How the ADA Accommodates Me in Court

How the ADA Accommodates Me in Court

Many of us are familiar with the Americans with Disabilities Act (ADA) insofar as it guarantees access to public buildings and reasonable workplace accommodations, and protects against employment discrimination. I recently learned that the ADA also allows for accommodations that I need in the courthouse.

Over the past year, I have attended several proceedings in our county courthouse. The ADA requires accessibility to court proceedings and programs for all people. What I did not understand was that access to participation means more than physical access to the building and accommodations for hearing and vision impairment.

How the ADA helps me

Taking detailed notes helps me process information better and retain it. I have written before about the trouble I have with my hands due to my Ehlers-Danlos syndrome. I prefer to type notes on my tablet, using predictive text, rather than write notes by hand, whenever possible. 

The general public is prohibited from bringing cameras and personal electronics, such as cellphones and tablets, into our courthouse. Those can be left with the sheriff’s deputies manning the security check-in point. I have left the courthouse many times with aching hands and nearly illegible handwritten notes.

I’d had a recent run of trouble with my hands, and a conference in the courthouse was approaching. I decided to see if there was any way I could bring in my phone or tablet to take notes. I discovered that the ADA could help me.

The ADA is a federal act, and its accommodation requirements apply to courts in all 50 of the United States, not just mine. Other nations have their own laws ensuring accommodations and protections. If you live outside the U.S. and your country has laws that help you, please share them in the comments section below.

Simple paperwork

On a state government website, I found a downloadable PDF file of an ADA accommodations request form and instructions for sending it in. A search of my county government’s website turned up a form that was essentially the same, but specific to the county.

This form is simple to complete: download, enter text into the text field in the document, include a signature, and email it back. It can just as easily be printed, filled in manually, and returned by fax, email, or regular mail. Courts request advance notice of the need for accommodations — usually three to five business days.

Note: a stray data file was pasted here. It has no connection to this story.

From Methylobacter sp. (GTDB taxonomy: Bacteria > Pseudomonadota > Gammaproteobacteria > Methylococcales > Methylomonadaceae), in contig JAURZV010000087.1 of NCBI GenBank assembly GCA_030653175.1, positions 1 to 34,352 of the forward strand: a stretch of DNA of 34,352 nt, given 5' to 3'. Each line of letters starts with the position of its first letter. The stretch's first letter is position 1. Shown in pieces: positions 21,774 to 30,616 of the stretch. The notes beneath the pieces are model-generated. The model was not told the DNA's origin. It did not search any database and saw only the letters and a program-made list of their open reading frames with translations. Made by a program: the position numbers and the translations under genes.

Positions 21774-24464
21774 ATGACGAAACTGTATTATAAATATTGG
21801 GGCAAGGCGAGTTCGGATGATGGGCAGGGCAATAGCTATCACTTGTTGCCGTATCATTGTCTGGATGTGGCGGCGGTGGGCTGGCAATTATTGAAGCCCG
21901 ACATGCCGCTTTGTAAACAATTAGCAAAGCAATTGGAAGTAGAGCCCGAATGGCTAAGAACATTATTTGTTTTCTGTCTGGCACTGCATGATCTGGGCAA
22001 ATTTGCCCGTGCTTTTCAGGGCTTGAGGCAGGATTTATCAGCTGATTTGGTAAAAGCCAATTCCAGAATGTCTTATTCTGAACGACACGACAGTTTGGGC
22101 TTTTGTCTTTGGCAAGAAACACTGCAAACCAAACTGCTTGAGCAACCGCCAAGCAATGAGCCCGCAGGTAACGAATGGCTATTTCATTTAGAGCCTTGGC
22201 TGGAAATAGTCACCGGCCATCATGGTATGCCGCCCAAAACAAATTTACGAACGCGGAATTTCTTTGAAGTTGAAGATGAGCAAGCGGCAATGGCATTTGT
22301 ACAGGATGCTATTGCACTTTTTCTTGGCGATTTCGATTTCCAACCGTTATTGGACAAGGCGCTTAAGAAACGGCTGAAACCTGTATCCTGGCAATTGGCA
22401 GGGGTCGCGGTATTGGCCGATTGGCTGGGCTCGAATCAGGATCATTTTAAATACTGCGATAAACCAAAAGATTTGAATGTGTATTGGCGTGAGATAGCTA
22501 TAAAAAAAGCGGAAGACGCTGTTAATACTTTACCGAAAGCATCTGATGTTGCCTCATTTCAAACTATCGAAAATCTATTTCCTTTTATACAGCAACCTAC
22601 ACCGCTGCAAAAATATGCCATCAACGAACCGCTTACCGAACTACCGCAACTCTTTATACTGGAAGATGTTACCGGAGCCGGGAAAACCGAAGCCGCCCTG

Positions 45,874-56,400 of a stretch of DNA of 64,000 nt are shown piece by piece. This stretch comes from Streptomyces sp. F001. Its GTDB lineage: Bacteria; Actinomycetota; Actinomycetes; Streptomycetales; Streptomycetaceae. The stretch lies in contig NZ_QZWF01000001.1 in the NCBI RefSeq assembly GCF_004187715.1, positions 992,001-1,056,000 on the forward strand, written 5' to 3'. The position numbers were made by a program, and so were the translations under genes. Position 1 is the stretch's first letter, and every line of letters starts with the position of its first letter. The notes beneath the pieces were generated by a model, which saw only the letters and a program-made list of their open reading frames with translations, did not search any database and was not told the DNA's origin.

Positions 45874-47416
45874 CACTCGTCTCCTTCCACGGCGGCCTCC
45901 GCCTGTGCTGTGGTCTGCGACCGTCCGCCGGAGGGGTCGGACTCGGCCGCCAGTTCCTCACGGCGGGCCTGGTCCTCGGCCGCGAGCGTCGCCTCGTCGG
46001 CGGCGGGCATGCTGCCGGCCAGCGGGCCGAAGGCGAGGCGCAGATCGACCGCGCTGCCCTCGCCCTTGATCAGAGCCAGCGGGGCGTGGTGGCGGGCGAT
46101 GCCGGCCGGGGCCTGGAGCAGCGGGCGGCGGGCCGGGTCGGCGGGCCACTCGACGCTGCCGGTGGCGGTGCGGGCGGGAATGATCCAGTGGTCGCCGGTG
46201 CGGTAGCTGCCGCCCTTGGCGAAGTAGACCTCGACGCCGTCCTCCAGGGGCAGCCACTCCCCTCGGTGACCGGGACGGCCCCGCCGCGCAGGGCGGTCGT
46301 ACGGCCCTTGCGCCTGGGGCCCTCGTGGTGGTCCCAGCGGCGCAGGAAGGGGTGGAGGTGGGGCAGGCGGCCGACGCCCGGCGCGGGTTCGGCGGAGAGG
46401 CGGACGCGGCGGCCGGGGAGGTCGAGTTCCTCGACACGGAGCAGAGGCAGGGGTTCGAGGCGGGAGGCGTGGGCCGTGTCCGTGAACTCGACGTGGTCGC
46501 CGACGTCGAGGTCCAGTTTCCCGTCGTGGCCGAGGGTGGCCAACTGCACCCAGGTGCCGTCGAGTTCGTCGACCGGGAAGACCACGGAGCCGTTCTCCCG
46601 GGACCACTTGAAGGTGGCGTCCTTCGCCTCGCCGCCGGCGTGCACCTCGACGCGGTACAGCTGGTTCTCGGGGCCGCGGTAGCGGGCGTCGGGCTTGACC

The request form asks for an explanation of how the individual’s disability affects them and what accommodations would be required. I explained my limitations and needs, and requested the use of a phone or tablet to type my notes using predictive text. I clarified that I would be using my own phone or tablet.

I was told that my request was very reasonable, and was granted the use of my personal tablet, provided I used it for the express purpose outlined in the request and did not use it to access the internet or take photographs, which is prohibited in the courthouse. There may be other options available to those without a phone or tablet.

Contact your county’s ADA officer to learn more. If you require a note-taker or the use of equipment, it is good to give the court as much notice as possible in order to arrange the accommodations.

Success!

The security personnel were made aware of my accommodation, and all I had to do was identify myself to them upon arrival. My hands were less painful and I was able to take better notes during this conference than in previous ones.

Your turn

If you have used ADA accommodations in the courtroom and would like to share your experience, please do so in the comments below. I would love to hear from you, and your experience may be of great benefit to fellow EDSers.

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Note: Ehlers-Danlos News is strictly a news and information website about the disease. It does not provide medical advice, diagnosis, or treatment. This content is not intended to be a substitute for professional medical advice, diagnosis, or treatment. Always seek the advice of your physician or other qualified health provider with any questions you may have regarding a medical condition. Never disregard professional medical advice or delay in seeking it because of something you have read on this website. The opinions expressed in this column are not those of Ehlers-Danlos News or its parent company, BioNews Services, and are intended to spark discussion about issues pertaining to Ehlers-Danlos.

Kimberly Stark is a native Texan and long-time Coloradan now living in the hills of north central Pennsylvania. The adaptation required to navigate life with Ehlers-Danlos Syndrome, POTS, and Narcolepsy continually shapes Kim’s skillsets and broadens her interests. She strives to maintain an active lifestyle for her family and enjoys her small town community. The drive to help others faced with similar challenges has led Kim to a position with BioNews Services’ ehlersdanlosnews.com, where she offers encouragement and practical advice to readers by sharing her own struggles, victories, and insights through a column entitled “Unbreakable.”
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Kimberly Stark is a native Texan and long-time Coloradan now living in the hills of north central Pennsylvania. The adaptation required to navigate life with Ehlers-Danlos Syndrome, POTS, and Narcolepsy continually shapes Kim’s skillsets and broadens her interests. She strives to maintain an active lifestyle for her family and enjoys her small town community. The drive to help others faced with similar challenges has led Kim to a position with BioNews Services’ ehlersdanlosnews.com, where she offers encouragement and practical advice to readers by sharing her own struggles, victories, and insights through a column entitled “Unbreakable.”

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